270. Is not the Christian religion clear enough without your Church's explanations ?

The Christian religion itself declares that it must be spread and explained to men by other men. Christ ordered His Apostles to go and to teach all nations whatsoever He had taught them. Matt., XXVIII, 20. Those whom the Apostles first converted to Christianity would not have been reasonable had they complained that the Christian religion should have been sufficiently clear to them without any explanation.

271. Is not the Gospel simplicity itself?

No. And it was never meant to be. Its fundamental law for our hearts, that we should love God, and our neighbors for the love of God, is simple enough for the least child. But the Gospel is not simple for our' minds. It contains doctrines about God and man, nature and grace, time and eternity, which are as deep and profound as God Himself. The Gospel does not merely give a program of life apart from doctrine; it gives a doctrine upon which a way of life must be based. And it is essential that we grasp the doctrines taught by the Gospel about God, Christ, the Church, the worship we must offer to God, the means of grace at our disposal, the good and evil destinies possible to man in eternity, and the conditions that will decide each man's fate. All these things can be known with certainty only by those willing to be taught by the Catholic Church which alone has authority to speak in the name of Christ Himself.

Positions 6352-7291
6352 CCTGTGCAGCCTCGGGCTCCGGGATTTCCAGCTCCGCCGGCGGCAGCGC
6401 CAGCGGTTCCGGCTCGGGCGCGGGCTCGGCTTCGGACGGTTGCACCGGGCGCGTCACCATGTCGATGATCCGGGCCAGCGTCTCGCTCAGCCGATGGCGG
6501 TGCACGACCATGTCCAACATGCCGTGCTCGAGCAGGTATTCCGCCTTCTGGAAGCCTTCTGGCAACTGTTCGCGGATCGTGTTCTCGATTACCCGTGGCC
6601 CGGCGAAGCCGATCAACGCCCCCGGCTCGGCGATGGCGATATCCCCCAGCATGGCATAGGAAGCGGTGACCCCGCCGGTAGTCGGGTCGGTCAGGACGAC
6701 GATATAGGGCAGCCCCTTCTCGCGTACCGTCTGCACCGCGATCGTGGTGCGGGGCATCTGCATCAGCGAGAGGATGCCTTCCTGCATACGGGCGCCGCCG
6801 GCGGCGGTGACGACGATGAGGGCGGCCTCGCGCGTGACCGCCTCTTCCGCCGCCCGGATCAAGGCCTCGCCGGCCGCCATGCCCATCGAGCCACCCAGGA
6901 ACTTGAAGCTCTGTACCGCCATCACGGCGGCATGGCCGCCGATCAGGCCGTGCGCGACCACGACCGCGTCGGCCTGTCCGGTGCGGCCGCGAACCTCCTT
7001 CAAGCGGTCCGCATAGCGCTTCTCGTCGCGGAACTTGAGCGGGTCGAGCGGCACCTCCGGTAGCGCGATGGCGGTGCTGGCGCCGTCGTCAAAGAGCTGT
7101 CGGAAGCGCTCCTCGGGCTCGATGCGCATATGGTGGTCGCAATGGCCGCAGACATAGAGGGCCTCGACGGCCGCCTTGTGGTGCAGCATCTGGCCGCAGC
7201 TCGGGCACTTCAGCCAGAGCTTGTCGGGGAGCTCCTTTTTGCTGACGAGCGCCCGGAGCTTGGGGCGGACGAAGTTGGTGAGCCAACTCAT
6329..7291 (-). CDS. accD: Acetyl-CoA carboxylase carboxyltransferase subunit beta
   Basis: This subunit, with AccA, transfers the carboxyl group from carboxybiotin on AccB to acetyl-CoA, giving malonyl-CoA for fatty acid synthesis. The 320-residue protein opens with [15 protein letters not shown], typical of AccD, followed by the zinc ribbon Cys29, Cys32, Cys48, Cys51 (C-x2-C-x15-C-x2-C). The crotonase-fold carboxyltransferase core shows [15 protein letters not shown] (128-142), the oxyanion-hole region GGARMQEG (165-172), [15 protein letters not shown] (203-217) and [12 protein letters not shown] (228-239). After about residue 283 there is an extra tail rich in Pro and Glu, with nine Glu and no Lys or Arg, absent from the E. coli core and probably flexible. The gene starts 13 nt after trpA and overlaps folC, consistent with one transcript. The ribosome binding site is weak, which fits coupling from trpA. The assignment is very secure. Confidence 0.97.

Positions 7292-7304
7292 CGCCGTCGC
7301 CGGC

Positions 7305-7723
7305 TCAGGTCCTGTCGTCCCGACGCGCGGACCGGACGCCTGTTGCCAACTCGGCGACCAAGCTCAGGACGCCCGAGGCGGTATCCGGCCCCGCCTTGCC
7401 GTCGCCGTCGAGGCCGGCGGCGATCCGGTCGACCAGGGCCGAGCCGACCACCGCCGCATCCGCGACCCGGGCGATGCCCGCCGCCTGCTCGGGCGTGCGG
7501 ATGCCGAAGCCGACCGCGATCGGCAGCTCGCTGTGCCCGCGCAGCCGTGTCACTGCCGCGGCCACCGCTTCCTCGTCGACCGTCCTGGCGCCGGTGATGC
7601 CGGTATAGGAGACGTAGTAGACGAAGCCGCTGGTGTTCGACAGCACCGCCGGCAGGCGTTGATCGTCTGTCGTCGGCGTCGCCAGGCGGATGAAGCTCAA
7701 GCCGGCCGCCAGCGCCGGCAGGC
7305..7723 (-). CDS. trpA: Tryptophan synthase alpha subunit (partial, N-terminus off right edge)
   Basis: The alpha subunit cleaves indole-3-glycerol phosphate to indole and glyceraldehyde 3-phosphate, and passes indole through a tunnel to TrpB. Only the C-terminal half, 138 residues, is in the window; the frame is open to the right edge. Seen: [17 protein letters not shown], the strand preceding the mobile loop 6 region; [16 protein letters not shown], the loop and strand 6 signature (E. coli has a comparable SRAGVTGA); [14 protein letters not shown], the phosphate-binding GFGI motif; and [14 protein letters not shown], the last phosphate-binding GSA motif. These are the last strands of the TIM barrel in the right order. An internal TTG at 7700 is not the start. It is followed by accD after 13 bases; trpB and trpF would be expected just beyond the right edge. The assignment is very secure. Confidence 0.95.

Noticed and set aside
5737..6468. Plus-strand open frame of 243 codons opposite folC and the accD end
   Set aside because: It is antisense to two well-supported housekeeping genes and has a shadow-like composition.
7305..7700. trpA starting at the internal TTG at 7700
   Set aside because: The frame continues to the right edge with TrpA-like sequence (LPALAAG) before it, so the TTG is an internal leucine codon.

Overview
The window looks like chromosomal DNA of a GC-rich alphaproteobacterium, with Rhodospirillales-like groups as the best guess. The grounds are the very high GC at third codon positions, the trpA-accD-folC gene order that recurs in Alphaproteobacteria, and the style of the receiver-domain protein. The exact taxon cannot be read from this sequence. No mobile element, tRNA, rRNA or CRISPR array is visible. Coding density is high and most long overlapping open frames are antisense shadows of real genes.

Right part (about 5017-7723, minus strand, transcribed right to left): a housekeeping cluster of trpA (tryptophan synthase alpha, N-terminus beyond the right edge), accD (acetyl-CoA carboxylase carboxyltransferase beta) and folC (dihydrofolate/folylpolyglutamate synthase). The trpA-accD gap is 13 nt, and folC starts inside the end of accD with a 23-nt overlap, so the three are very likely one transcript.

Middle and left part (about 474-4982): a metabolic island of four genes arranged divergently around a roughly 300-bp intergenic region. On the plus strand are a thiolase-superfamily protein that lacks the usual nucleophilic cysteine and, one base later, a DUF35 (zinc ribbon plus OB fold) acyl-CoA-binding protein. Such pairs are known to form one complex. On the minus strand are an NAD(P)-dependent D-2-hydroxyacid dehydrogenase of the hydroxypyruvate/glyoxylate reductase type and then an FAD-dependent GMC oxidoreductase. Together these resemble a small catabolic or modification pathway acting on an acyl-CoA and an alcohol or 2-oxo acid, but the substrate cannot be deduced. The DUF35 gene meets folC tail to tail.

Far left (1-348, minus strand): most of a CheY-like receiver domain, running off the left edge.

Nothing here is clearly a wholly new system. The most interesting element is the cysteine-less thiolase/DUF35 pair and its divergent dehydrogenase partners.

272. Christ said He would choose the foolish to confound the wise. What need, then, of learned men as priests to lead the people?